Unsupported browser

For a better experience please update your browser to its latest version.

Your browser appears to have cookies disabled. For the best experience of this website, please enable cookies in your browser

We'll assume we have your consent to use cookies, for example so you won't need to log in each time you visit our site.
Learn more

working details

  • Comment
The Deep, Hull Terry Farrell & Partners A four-storey aquarium building with sloping walls

The four-storey, wedgeshaped building houses an aquarium and Hull University's marine research department.

It has sloping walls and a roof which gently rises up to a glazed observation point looking out to sea.

The walls are clad with a range of materials which 'evokes the metamorphosis of base rock into jewels and precious metals'. The materials include panels of 3mm marine grade aluminium, panes of frameless glass, vitrified in a range of various colours, and, at the observation point, a frameless glazing system. The vitrified glass panels and marine-grade aluminium panels act as a rainscreen;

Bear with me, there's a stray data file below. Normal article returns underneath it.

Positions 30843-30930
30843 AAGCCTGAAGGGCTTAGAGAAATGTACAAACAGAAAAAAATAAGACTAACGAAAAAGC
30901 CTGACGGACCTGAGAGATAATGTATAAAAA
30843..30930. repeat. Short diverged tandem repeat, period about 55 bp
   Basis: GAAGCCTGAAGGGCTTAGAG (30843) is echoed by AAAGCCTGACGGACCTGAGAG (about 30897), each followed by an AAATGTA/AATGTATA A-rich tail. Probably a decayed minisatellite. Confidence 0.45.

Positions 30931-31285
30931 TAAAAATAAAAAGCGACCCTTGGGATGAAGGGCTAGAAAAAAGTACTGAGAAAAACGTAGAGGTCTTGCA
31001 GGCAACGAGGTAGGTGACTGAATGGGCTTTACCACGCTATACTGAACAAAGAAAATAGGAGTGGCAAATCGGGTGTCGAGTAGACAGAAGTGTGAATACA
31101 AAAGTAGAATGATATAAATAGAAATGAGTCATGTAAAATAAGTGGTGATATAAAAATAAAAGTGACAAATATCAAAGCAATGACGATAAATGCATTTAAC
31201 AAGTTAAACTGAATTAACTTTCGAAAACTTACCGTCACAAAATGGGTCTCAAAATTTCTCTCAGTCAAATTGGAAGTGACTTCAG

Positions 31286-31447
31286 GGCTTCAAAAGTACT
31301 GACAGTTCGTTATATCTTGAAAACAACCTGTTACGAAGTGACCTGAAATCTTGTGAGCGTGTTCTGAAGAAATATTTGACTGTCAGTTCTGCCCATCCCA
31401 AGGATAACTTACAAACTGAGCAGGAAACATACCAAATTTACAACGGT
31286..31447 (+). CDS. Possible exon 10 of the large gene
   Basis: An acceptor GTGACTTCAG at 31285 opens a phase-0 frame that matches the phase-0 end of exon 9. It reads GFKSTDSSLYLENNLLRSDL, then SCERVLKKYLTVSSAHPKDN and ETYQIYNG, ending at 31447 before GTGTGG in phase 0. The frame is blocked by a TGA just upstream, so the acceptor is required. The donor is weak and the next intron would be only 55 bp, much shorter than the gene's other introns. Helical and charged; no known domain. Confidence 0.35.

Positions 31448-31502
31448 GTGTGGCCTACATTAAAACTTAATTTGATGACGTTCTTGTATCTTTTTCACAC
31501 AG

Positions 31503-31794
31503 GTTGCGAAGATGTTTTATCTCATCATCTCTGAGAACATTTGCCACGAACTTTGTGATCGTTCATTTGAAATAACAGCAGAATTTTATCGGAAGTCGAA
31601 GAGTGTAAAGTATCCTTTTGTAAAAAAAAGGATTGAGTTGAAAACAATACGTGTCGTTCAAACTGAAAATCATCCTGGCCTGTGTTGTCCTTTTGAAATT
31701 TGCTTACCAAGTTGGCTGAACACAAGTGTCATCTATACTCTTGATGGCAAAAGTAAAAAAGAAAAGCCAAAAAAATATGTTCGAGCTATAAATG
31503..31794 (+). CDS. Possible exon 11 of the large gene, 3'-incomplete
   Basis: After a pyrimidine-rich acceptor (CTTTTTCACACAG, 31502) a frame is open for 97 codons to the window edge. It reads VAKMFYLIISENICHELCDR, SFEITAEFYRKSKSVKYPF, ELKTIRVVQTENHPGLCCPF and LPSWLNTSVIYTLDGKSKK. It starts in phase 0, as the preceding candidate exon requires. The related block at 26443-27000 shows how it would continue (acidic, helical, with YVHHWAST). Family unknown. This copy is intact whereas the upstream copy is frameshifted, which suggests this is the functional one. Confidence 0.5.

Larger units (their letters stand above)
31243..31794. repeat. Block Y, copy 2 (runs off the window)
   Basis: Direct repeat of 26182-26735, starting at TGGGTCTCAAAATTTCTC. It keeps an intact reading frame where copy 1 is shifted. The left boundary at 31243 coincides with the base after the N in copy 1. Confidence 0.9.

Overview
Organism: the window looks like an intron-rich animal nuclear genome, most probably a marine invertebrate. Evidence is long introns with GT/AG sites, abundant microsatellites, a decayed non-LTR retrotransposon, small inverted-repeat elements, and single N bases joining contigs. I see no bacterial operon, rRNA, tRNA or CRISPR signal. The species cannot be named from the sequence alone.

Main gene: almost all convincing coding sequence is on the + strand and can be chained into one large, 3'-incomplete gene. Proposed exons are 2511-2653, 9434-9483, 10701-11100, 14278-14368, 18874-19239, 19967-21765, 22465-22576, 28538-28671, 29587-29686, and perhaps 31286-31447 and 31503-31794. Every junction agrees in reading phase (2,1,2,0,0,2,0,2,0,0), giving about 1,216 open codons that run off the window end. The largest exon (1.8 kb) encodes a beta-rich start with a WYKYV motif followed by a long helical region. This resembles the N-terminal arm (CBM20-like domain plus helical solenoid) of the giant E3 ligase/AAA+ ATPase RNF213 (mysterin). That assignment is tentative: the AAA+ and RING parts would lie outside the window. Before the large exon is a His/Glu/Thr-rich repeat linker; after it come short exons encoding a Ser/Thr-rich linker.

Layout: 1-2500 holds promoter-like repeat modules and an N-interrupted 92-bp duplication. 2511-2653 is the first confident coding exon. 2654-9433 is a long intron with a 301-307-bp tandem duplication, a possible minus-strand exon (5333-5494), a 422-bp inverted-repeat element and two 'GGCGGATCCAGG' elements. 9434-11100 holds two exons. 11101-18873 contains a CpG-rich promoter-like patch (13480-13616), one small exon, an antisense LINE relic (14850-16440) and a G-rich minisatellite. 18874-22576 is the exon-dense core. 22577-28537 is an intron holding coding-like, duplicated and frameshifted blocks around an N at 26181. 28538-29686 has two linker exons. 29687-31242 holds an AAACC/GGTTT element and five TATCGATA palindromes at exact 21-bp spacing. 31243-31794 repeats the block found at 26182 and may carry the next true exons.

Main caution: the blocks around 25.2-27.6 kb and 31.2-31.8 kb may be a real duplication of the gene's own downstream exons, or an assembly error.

they are trapezoidal in shape and are laid in diagonal lines - reminiscent of fault lines - over the sloping surface of the walls. They were chosen for their ability to resist the harsh marine environment.

The structure, circular columns of 254 x 254mmdiameter UBs encased in concrete and floors of precast concrete planks, rests on a cast in-situ concrete base wall with a solid concrete 'surge'wall at the perimeter to protect the building from floods.

The rainscreen of vitrified glass panels and 3 x 6m marine-grade aluminium panels is backed with a system of insulated aluminium 'cassettes'. Each cassette is a 500mm-wide aluminium channel filled with insulation and faced on-site with 1.2mm of polyester powder-coated roll-form aluminium sheet.

The cassettes are clipped back with steel tags to horizontal 252 x 152mm UC steel rails and the vertical joints are sealed.

The laminated glass panels are 100 per cent vitrified and toughened on their inner faces; they are clipped through the cassettes to a secondary structure.

  • Comment

Have your say

You must sign in to make a comment

Please remember that the submission of any material is governed by our Terms and Conditions and by submitting material you confirm your agreement to these Terms and Conditions.

Links may be included in your comments but HTML is not permitted.